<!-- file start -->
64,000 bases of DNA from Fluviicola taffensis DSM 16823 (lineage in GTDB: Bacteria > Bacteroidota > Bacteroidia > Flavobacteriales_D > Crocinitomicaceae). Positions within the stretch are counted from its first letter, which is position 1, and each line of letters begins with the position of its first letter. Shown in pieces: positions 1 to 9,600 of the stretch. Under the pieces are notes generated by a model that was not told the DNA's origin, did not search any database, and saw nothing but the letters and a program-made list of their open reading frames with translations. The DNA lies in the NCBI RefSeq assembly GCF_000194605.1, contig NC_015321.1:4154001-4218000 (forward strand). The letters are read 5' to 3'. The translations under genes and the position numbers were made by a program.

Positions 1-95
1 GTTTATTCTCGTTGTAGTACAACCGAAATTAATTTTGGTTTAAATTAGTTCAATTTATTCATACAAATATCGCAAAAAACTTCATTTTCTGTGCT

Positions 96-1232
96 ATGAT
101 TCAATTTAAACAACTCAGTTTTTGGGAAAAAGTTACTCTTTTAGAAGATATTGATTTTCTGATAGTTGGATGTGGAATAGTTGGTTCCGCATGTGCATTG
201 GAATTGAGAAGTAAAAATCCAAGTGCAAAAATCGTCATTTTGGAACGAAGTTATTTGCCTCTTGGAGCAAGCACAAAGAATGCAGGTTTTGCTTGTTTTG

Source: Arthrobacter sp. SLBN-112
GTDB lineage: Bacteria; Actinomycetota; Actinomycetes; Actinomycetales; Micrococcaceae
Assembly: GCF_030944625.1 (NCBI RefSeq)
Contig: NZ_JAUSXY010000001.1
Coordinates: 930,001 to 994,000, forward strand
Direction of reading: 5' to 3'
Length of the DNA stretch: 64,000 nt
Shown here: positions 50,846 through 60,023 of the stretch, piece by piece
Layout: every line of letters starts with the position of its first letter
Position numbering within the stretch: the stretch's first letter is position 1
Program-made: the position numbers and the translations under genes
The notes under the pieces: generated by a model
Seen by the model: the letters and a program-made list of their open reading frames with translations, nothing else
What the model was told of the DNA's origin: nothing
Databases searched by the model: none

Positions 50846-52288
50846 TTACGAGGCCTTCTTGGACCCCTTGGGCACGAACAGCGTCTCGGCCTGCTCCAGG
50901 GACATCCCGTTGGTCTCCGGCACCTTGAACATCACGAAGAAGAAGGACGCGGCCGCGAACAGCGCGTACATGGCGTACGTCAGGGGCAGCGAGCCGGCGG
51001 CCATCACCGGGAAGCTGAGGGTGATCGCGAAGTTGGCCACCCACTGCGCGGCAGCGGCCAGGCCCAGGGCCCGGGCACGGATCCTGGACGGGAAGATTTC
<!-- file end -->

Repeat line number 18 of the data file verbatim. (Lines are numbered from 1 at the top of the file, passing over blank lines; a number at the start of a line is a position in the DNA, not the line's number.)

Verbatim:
Program-made: the position numbers and the translations under genes